# Irreducble factors of $a$ are some of the irreducible factors of $b$ if $a$ divides $b$ in a UFD

Let $R$ be a UFD, and let $a$ and $b$ be nonzero nonunit elements of $R$. Since it's a UFD, each nonzero nonunit element determines a factorization into irreducbles, though possibly not unique(but if for each two such $q_1...q_k$, $p_1...p_r$ we have $k = r$ and $(q_i) = (p_i)$(after reordering, if needed).

What I need to prove if $a| b$, then one factorization of $b$ is contained in one factorization of $a$.

We have

$b = ac$. If $u$ is a unit, we cannot factorize it, but we know that $qu$ is also a unit for an irreducble $q$(easy to prove, the key fact is that $(uq) = (q)$). Okay, if $u$ is a unit, then let $q_1...q_k$ be a factorization of $b$, and $p_1...p_r$ be a factorization of $a$. Then we have $q_1...q_k = (up_1)...p_r$. And it follows that $k = r$ and (after reordering, if needed) $q_1 = up_1$ and for $2 \leq i \leq k \ \ (q_i) = (p_i)$

What can be done next? The problem is that $x_1...x_n = y_1...y_m$ in a UFD imples that $m = n$ and $(x_i) = (y_i)$, but not vice versa: $m = n$ and $(x_i) = (y_i)$ doesn't always imply that $x_1...x_n = y_1...y_m$.

So, how do we find out that a factorization of $b$ is contained in a factorization of $a$?

Ok. You have that $b=ac$.

You've more-or-less thought about the case when $c$ is a unit. If so, $b=ac=p_1\cdots p_r \, c$ so $p_1,\dots,p_{r-1},cp_r$ are irreducible factors of $b$. Thus they must match the other factorization of $b$ (i.e. $b=q_1\cdots q_k$) up to order and associates. [Among other things, this implies that $r=k$.] In any case, by the definition of "up to order and associates" $a$'s factorization is contained in $b$'s (because they're essentially the same).

Now if $c$ isn't a unit, it's definitely not zero (otherwise $b=ac=a0=0$). So how do you proceed? You should factor $a$ and $c$. Say $c=s_1\dots s_t$ where $s_1,\dots,s_t$ are irreducibles. But this means that $b=ac$ has a factorization: $p_1\dots p_r \cdot s_1 \cdots s_t$. This must match $b$'s other factorization. Thus each $p_i$ and $s_j$ term is an associate of some $q_n$. This means that the $p$'s are contained among the $q$'s (up to associates).

Edit: Uniqueness up to order and associates means that given two factorization, both must have the same number of irreducible factors. In addition, if $p$ appears as a factor in one factorization, then the other factorization must have a corresponding factor $q$ where $p$ and $q$ differ by a unit.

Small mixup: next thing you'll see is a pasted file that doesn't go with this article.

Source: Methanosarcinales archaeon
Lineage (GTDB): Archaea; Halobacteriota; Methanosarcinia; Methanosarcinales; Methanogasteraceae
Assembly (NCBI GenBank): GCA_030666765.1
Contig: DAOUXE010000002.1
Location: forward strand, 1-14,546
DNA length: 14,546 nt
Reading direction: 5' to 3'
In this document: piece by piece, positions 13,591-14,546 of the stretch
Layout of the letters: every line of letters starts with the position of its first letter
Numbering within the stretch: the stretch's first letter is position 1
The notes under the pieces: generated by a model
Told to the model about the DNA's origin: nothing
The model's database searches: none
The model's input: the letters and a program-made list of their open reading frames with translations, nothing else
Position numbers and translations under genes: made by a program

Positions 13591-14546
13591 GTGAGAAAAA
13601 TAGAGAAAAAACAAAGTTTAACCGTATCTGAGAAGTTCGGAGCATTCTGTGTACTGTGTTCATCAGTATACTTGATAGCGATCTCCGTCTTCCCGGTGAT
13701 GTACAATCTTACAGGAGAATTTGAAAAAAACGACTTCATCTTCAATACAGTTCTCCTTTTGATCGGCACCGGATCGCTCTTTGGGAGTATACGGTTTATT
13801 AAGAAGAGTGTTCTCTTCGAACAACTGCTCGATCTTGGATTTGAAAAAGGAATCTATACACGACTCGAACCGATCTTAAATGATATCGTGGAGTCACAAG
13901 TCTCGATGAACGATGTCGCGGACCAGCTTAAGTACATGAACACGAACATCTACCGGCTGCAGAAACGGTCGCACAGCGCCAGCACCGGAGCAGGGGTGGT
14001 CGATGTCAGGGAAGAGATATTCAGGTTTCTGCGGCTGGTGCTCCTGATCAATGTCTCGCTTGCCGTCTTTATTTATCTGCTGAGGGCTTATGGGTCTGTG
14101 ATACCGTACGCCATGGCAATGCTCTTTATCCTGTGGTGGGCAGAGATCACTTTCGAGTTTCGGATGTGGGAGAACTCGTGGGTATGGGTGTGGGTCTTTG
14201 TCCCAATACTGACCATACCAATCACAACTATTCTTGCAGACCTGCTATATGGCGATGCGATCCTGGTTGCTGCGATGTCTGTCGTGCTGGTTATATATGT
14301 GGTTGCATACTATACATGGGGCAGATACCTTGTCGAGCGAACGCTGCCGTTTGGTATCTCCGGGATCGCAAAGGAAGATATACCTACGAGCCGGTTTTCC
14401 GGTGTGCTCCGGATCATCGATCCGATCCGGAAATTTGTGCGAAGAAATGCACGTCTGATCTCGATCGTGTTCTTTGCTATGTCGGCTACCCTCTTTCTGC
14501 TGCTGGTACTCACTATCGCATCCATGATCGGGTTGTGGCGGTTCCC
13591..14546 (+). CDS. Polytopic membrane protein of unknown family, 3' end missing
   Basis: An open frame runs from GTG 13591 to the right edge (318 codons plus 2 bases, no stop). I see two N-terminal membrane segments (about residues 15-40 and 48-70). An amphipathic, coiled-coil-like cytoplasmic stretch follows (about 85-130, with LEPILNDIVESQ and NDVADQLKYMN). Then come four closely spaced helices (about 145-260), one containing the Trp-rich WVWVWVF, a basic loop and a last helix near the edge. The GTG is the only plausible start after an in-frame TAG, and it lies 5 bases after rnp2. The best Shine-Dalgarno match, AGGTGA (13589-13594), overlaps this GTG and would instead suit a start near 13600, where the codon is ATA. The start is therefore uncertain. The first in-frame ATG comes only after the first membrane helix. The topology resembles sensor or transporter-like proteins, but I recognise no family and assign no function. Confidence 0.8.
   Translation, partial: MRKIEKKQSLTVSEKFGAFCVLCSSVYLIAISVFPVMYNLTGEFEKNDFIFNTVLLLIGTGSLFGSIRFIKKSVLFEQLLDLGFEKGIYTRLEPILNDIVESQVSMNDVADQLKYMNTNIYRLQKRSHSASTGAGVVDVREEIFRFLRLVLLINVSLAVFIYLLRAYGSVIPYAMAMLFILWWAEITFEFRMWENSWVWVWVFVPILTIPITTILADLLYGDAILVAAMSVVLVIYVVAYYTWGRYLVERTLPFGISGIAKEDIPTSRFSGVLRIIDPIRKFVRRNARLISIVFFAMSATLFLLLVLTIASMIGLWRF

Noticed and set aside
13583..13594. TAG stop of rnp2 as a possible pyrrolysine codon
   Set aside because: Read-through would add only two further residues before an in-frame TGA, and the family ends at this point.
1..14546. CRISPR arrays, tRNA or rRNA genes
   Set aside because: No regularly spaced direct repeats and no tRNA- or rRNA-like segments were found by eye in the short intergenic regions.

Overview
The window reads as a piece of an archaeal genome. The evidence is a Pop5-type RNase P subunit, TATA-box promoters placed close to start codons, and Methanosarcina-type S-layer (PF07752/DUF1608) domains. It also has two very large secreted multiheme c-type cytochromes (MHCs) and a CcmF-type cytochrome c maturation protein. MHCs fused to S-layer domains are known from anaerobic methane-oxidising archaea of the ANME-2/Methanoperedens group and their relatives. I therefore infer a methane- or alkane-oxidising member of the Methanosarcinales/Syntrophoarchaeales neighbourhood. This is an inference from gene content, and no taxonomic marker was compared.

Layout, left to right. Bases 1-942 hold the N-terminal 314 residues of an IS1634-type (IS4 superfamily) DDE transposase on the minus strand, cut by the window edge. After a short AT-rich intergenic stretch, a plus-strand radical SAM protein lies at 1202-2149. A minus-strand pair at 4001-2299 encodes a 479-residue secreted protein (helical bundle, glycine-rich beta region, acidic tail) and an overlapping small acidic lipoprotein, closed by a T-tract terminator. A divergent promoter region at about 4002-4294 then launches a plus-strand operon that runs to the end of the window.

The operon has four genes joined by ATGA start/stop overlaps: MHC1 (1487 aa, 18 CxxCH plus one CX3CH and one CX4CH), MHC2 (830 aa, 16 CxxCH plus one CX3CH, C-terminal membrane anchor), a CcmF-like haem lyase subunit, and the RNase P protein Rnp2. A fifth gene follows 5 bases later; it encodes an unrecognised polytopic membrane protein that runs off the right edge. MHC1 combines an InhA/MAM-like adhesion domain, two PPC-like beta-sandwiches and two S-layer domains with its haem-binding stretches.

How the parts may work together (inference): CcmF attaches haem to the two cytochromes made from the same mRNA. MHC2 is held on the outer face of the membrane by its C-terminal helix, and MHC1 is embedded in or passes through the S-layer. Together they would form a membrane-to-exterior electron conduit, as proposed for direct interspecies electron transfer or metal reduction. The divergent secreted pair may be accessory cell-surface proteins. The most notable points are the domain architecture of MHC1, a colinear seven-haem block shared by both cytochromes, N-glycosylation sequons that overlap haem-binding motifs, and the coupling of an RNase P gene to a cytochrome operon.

Since $b=p_1\dots p_r \cdot s_1 \cdots s_t= q_1\cdots q_k$ each $p_j$ must correspond to some $q_n$. Not that $p_j=q_n$, but $p_j=uq_n$ for some unit $u$. In this way the p's are "contained" in the list of q's...well...not exactly, but contained up to differing by units (i.e. up to associates).

Edit 2: Here's a specific example...

6 divides 24 because 6×4=24.

We can factor 24 as 24 = (-2)(2)(-2)(3). It's weird to pick negative factors. We usually pick positive factors. However in a general UFD, there is no concept of "positive" and generally no way to make a uniform selection of irreducible factors.

Anyway, back to factoring, we have 6 = (-2)(-3) and 4 = (-2)(-2).

24 = (-2)(2)(-2)(3) = (-2)(-3)(-2)(-2)

We can see that the factors of 6: -2 and -3 appear in the list of factors of 24: -2, 2, -2, and 3....well not exactly. -2 does appear but -3 appears "up to an associate" (namely its associate 3).

• That's what I don't understand! "Contained up to associates!" But not every $p_1...p_n$ such that $(p_i) = (q_i)$ is equal to $q_1...q_n$. That's the problem. Don't know if I can explain it better. Please, give it a precise meaning if you can. To "contained up to associates". Commented Sep 25, 2016 at 13:20
• I added some more discussion and an example. Hopefully this will help clear this up. Commented Sep 25, 2016 at 17:32

Factorisation into irreducible factors in a U.F.D. is unique up to a unit factor, so if $b=p_1\dotsm p_r=p'_1\dotsm p'_s$, then $r=s$, and we can reorder the factors so that $p'_i=u_ip_i,\quad u_i\in R^\times$ for each $i=1,\dots r$.

That said, if $a$ divides $b$: $b=ac$,just take decompositions of $a$ and $c$ to obtain a decomposition of $b$.

Conversely, if a decomposition of $b=p_1\dotsm p_n$ is given, each factor of $b$ divides one of $a$, $c$. Simplifying both sides of the equality $p_1\dotsm p_n=ac$ with irreducible factors which divide $c$, having reordered if necessary, you're left with a relation $=au$, $u\in R^\times$, whence $a=u^{-1}p_1\dotsm p_r$.

• I don't understand the "up to a unit factor" nuance. It usually means that if each $p_i$ is an associate to $q_i$, then $p_1...p_r = q_1...q_r$, but it's not usually true! For example, take $\mathbb{Z}$, and take $6$. $6 = 3 \times 2$, and $-2$ and $2$ are associates, but $3 \times 2 \neq 3 \times (-2)$. Can you understand what I'm saying? If $b = p_1...p_r$ and, for example, $p_1$ is an associate of some $q$, it doesn't guarantee us that $p_1..p_r = qp_2...p_r$. So I don't see how we can talk about "equivalence classes of factors" or "uniqueness up to a unit factor". Commented Sep 25, 2016 at 14:18
• @Xvalikh You got that wrong. The uniqueness of factorisation up to a unit factor means exactly what Bernhard stated above. It doesn't say "If $a=p_1p_2$ and $p_2$ is an associate of $q_2$, then $a=p_1q_2$." but rather "If $a=p_1p_2$ and $p_2$ is an associate of $q_2$, then there is some $u\in{R^{\times}}$ such that $a=p_1uq_2$". Commented Sep 25, 2016 at 17:41